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Another form of the estate tax, known as the Generation Skipping Tax, can come into play if you are leaving your assets directly to your grandchildren or great-grandchildren (or grandnieces and grandnephews), or to nonrelatives who are more than 37 1/2 years younger than you. This tax is designed primarily to prevent extremely wealthy families from paying estate tax only every second or third generation simply by leaving assets directly to grandchildren or great-grandchildren. It is designed to approximate the tax that would be payable if the assets had been left first to the children, and then the children left the assets to the grandchildren as part of the children's taxable estate.
The Generation Skipping Tax does not apply to the first $1 million left to your grandchildren (or great-grandchildren), so that the tax does not interfere with middle-class grandparents helping their grandchildren go to college or buy their first house. Rather than spend time trying to explain in detail a very complex tax that, quite frankly, may not be fully understood by the majority of estate planning professionals, suffice it to say that if you intend to leave substantial assets to grandchildren or great-grandchildren (or non-relatives in that age group) you should work closely with an experienced estate planning professional to avoid or minimize the Generation Skipping Tax.
Finally, a close relative of the estate tax is a separate tax known as the "gift tax." Together, the estate tax and gift tax are sometimes referred to as "transfer taxes," since they are imposed upon transfers of wealth from one person to another. Like the estate tax, the gift tax is not imposed until a certain minimum threshold is achieved. In the case of the gift tax, no tax is imposed upon the first $1 million of cumulative gifts given during your lifetime. However, to the extent such gifts are given during your lifetime, the amount that you can later leave free of estate tax in your estate will be reduced dollar for dollar.
Like most other taxes, an exception to the gift tax exists. Specifically, during each calendar year you are allowed to give gifts up to $12,000 each to any number of individuals, without using any of your $1 million lifetime gift exemption. If you are married, you and your spouse, jointly, may give up to $24,000 to each individual.
Now that you have a very basic understanding of the estate tax rules, let's take a minute to consider some of the most basic methods of reducing estate taxes.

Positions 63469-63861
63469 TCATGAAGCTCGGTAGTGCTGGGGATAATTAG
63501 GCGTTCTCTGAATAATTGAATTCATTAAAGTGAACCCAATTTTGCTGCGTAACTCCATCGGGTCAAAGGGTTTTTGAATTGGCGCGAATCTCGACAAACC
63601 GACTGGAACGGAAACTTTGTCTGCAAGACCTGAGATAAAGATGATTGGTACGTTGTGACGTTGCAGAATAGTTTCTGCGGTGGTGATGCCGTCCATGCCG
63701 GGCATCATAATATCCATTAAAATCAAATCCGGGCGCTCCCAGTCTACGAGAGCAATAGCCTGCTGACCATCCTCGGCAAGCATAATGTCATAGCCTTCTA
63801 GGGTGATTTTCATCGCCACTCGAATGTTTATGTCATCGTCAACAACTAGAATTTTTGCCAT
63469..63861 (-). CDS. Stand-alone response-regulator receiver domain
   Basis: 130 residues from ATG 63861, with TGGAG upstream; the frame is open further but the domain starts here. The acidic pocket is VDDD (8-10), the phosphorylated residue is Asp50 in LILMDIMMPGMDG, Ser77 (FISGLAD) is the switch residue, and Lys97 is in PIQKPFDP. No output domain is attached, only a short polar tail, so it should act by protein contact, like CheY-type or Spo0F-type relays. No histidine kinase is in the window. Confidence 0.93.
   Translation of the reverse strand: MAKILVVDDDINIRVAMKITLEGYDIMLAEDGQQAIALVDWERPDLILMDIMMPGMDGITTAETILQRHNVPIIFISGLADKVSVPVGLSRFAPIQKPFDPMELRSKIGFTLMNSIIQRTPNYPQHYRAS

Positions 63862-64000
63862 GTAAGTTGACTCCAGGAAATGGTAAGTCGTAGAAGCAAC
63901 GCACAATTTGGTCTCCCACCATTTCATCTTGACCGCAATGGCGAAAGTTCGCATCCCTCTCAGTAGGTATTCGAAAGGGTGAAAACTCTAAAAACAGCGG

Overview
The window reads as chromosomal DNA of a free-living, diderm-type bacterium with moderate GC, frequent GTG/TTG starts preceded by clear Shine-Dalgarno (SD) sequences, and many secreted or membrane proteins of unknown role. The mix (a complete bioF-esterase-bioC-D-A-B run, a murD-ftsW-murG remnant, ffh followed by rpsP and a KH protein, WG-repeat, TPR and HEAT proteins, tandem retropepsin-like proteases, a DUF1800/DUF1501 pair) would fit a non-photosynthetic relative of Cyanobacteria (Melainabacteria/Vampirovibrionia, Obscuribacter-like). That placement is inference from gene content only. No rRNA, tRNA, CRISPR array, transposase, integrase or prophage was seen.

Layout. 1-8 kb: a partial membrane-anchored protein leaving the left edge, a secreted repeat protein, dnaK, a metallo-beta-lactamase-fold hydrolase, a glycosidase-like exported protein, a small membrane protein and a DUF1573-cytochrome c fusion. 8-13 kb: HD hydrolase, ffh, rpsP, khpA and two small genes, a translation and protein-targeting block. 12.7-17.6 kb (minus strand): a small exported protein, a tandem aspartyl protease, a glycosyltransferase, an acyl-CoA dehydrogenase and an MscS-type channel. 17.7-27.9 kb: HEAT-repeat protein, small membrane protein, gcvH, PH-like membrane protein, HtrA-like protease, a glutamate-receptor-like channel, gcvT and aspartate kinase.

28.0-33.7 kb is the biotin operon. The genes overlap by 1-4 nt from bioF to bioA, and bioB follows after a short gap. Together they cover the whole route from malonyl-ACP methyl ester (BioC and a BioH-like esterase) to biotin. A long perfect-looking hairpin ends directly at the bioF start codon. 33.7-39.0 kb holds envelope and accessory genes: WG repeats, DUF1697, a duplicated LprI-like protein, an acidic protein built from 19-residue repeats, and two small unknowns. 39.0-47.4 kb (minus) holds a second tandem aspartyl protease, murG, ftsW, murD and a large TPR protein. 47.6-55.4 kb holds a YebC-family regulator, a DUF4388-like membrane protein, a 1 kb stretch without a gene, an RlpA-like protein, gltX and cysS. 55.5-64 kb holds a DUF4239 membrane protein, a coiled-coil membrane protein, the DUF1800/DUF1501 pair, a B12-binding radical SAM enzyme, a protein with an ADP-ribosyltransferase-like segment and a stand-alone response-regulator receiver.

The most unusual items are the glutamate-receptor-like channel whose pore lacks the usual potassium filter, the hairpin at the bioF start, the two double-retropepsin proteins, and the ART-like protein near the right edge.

Perhaps the most common method of minimizing estate taxes is the creation of a family trust by a married couple. Without a family trust, when one spouse dies, all the family assets would be left outright to the surviving spouse. Upon the surviving spouse's death, everything over the estate tax exemption amount (in 2007, for example, it would be $2 million) is subject to estate tax at approximately 45 percent. For a married couple with $4 million in assets, this would result in estate tax of approximately $900,000 when the surviving spouse died.
By creating a family trust, upon the surviving spouse's death assets will be treated as if they are being inherited partially from the husband and partially from the wife. Since each spouse can leave $2 million to the children free of estate tax, the entire $4 million can go to the children tax-free, a tax savings of $900,000.
Irrevocable life insurance trust
Another common tax savings tool is known as an "irrevocable life insurance trust." Properly structured, this specialized trust can literally move life insurance proceeds outside of your taxable estate. If your estate is large enough to be subject to estate tax, and you did not have a life insurance trust, the proceeds of any life insurance policy that you own will be subject to tax at 45 percent. With a life insurance trust, your estate will not pay a single dollar of estate tax no matter how large the insurance policy, even though the policy proceeds will still be available to support your family. If you have a $1 million insurance policy, your family will receive the full $1 million, rather than $550,000 after paying a 45 percent estate tax. It is worth pointing out that whether or not you have a life insurance trust, the life insurance proceeds will always be free of income tax.
Other estate tax savings can be achieved through the use of lifetime gifting of assets, or numerous specialized techniques that may apply depending on your personal circumstances.
W. Rod Sternis a partner practicing in the areas of business, tax and estate planning with Murtaugh, Meyer, Nelson & Treglia LLP, a full-service law firm in Irvine, California. Heis the author of Estate Planning, Wills and Trusts: for Business Owners and Entrepreneurs, available from Entrepreneur Press.